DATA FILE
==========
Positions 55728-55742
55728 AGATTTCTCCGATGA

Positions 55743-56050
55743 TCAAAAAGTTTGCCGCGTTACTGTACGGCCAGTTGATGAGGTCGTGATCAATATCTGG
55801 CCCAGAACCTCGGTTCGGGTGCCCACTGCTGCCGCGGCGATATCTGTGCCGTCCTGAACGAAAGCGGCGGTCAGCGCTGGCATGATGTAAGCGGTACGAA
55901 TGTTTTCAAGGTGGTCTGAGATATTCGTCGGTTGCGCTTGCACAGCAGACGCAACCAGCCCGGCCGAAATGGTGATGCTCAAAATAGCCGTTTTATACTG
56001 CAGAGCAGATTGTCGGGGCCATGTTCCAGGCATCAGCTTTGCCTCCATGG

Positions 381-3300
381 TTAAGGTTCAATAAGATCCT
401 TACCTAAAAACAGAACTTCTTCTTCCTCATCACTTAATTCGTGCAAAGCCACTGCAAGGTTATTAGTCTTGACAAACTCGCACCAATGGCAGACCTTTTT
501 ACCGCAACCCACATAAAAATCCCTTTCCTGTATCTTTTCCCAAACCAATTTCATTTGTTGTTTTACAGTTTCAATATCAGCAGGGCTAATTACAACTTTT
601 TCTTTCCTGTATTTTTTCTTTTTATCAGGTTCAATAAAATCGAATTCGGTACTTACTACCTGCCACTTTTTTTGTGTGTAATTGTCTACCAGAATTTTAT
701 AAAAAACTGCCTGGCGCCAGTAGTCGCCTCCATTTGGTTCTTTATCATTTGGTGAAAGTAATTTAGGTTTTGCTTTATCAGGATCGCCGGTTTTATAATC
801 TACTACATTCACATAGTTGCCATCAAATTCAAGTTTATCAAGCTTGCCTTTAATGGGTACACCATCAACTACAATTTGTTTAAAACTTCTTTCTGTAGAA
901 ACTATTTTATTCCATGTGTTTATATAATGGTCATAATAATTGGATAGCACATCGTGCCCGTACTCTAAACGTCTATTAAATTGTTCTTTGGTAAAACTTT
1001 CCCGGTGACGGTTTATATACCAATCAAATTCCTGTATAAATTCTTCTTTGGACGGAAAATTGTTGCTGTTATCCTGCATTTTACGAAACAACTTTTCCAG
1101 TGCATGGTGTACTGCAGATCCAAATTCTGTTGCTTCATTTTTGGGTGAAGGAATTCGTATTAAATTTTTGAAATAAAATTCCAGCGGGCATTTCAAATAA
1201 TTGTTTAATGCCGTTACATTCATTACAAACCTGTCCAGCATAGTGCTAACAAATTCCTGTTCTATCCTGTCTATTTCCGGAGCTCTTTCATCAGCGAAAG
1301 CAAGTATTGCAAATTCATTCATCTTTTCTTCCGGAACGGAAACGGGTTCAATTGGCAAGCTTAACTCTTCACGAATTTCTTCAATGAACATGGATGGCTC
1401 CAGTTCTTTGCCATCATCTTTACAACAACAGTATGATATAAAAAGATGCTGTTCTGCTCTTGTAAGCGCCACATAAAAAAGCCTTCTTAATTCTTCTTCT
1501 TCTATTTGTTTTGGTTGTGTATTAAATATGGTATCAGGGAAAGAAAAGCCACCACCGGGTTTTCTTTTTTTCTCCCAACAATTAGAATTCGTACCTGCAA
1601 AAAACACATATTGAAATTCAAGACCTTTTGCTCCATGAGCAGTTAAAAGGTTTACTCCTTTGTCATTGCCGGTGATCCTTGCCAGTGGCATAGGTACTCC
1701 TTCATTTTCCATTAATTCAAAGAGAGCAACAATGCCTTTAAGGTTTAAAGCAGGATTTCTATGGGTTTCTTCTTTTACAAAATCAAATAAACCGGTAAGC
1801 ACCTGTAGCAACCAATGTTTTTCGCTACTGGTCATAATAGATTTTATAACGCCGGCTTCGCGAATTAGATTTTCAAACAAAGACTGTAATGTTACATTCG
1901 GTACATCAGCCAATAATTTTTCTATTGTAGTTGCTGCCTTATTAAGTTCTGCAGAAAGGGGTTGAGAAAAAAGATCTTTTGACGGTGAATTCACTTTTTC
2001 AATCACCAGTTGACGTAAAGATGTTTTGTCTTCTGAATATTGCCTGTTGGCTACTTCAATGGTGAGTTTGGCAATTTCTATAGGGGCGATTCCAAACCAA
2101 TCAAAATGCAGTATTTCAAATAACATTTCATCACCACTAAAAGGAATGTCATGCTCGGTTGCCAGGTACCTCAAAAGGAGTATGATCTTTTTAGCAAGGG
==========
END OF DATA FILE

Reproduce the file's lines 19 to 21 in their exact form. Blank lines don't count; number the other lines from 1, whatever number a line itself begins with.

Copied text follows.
1301 CAAGTATTGCAAATTCATTCATCTTTTCTTCCGGAACGGAAACGGGTTCAATTGGCAAGCTTAACTCTTCACGAATTTCTTCAATGAACATGGATGGCTC
1401 CAGTTCTTTGCCATCATCTTTACAACAACAGTATGATATAAAAAGATGCTGTTCTGCTCTTGTAAGCGCCACATAAAAAAGCCTTCTTAATTCTTCTTCT
1501 TCTATTTGTTTTGGTTGTGTATTAAATATGGTATCAGGGAAAGAAAAGCCACCACCGGGTTTTCTTTTTTTCTCCCAACAATTAGAATTCGTACCTGCAA